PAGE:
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Horizon chief calls schedule cuts 'painful setback'

The chief executive of Horizon Air sent a stark email to employees last week expressing disappointment about an ongoing pilot shortage that he describes as derailing the regional carrier's expansion plans.

The note, sent on 21 July to all staff by Horizon chief David Campbell, also says the carrier will extend schedule cuts into September, transfer some flying to Alaska Airlines and SkyWest Airlines and take steps to ensure that executives remain accountable.

"I’ll never forget the feeling when I announced the arrival of our first jet on US soil… The result of our hard work and vision," Campbell says in the note that was obtained by FlightGlobal. "Then, last month, we watched our efforts fall apart."

"Our ability to attract, train and retain pilots did not keep pace with our growth plans, and that led to numerous cancellations since December. Clearly, we were not at our best and our leadership team did not deliver for you and our guests," he says.

Pilot shortages affected the operation of Bombardier Q400 turboprops, Horizon's primary fleet type, Campbell says

"While this is a painful setback, with your help we will get back on track to secure and grow our airline," says the note, which had the subject "Horizon Air Schedule Reduction".

Horizon's parent company Seattle-based Alaska Air Group did not respond to a request for more information about the schedule cuts and about Horizon's recovery plans.

Campbell's email comes as Horizon expands its fleet of Embraer 175 regional jets while struggling with a shortage of cockpit crew that has forced the carrier to cancel hundreds of flights in recent months, including 6% of August departures, Alaska Air confirmed last month.

Alaska did not provide a specific number of flight cancellations, but Horizon's Bombardier Q400s were to operate some 11,400 flights in August, which would put the number of cancellations at nearly 700 flights, FlightGlobal schedules data shows.

Horizon took delivery of its first E175 in March, has six in service today and expects to acquire another 27 by the end of 2018, according to Flight Fleets Analyzer.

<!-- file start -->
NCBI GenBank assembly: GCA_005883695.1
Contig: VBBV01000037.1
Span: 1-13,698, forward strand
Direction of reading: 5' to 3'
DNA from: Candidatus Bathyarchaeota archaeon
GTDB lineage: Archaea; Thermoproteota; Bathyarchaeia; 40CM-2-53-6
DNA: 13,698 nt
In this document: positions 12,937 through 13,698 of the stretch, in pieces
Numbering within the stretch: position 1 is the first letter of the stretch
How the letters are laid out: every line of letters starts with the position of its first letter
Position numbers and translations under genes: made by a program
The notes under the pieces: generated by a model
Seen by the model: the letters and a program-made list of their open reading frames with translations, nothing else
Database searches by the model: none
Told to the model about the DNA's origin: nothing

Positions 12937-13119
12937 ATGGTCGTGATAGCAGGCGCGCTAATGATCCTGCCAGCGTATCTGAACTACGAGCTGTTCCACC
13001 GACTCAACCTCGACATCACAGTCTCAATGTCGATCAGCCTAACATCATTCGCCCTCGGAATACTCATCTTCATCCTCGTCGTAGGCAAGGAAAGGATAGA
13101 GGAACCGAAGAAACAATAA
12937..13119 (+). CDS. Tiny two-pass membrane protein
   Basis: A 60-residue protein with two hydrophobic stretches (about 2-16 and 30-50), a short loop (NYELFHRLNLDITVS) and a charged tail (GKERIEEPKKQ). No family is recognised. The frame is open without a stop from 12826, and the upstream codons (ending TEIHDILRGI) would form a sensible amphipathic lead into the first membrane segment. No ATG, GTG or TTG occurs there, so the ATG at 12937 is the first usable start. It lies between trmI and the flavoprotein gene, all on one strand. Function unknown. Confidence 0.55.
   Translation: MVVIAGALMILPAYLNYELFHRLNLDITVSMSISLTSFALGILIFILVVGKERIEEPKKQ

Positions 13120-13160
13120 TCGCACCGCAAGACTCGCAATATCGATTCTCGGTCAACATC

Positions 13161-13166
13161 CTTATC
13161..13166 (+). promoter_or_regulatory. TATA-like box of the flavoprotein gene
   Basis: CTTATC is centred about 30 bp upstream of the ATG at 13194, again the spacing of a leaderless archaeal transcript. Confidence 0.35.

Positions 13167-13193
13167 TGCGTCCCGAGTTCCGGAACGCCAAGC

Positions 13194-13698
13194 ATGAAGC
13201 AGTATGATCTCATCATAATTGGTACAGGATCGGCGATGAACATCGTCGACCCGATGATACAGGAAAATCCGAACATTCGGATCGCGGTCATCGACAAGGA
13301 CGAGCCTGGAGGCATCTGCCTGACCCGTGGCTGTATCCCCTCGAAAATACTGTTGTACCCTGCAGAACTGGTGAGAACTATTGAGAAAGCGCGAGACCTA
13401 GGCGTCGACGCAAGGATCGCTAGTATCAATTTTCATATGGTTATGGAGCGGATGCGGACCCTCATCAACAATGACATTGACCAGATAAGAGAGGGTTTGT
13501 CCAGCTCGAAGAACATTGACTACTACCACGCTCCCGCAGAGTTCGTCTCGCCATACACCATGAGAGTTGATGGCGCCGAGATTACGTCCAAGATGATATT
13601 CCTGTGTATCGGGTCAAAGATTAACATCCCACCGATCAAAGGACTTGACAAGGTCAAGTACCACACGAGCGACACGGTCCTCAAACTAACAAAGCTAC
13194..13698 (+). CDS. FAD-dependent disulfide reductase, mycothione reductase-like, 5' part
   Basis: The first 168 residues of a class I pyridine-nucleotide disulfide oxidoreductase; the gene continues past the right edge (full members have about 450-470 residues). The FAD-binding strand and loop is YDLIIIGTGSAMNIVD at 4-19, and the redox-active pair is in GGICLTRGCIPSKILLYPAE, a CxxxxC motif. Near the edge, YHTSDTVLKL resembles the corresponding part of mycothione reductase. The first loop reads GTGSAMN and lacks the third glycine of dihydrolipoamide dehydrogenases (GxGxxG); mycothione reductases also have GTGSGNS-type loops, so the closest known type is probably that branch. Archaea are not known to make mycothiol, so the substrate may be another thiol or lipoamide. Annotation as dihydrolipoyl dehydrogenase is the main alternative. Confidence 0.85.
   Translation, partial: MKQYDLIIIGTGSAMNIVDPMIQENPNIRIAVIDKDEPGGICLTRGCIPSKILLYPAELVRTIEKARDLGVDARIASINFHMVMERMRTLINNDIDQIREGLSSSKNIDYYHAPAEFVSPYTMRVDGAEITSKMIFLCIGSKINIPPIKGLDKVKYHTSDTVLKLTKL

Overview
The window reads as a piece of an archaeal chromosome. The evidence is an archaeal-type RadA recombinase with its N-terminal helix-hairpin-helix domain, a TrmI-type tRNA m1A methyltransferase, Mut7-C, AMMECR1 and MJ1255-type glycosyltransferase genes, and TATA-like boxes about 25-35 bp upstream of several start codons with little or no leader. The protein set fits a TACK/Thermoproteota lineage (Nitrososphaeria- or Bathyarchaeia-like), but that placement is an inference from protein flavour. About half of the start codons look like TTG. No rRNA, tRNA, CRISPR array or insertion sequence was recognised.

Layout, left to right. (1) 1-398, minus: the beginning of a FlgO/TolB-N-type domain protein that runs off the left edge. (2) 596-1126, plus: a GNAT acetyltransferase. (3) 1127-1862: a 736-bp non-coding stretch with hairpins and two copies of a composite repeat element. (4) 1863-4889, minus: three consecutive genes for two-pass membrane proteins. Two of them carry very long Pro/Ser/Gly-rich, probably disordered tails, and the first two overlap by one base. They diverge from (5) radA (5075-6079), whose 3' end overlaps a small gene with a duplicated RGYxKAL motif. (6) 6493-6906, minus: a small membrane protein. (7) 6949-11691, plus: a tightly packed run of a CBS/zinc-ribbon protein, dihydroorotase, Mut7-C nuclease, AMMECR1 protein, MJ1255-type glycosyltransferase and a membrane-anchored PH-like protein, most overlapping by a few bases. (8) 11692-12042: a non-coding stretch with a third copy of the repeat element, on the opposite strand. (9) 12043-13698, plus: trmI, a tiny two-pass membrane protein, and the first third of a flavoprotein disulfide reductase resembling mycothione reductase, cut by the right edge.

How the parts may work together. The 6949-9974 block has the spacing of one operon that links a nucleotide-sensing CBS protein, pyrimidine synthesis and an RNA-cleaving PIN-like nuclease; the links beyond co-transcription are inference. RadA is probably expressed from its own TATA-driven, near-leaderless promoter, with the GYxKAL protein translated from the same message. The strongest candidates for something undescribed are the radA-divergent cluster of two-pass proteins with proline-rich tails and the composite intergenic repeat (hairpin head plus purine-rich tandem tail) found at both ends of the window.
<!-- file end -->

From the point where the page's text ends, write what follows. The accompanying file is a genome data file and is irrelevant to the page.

Like other airlines, Horizon responded to the pilot shortage by paying new-hire bonuses to pilots. That practice stirred a dispute with Horizon's pilot union, the International Brotherhood of Teamsters, but the parties settled differences when they reached a new contract in May.

The pilot shortage remains.

"It’s critical that we stabilise our operation and protect our vision for this airline," writes Campbell in his note. "To do this will mean taking a few steps back, to go forward."

The note details several of those steps.

Horizon will "further reduce" flight schedules starting 4 September, Campbell writes.

"The details are still being sorted, but we know it will impact four to six lines of flying, and Alaska and SkyWest will pick up those flights at least through the winter," he says.

"This gives us time for a reset," Campbell adds. "I know this is a hard pill to swallow."

Campbell says Horizon's pilot classes "are beginning to fill up" and that Alaska Airlines is helping with recruiting.

"But, it’s important to note, this isn’t enough to address the issues that led to the crew shortages," he adds.

More broadly, the company is rebuilding its processes for pilot planning and training, Campbell's letter says.

"Improvements also involve new expectations for the entire leadership team and the assurance of accountability," he writes.

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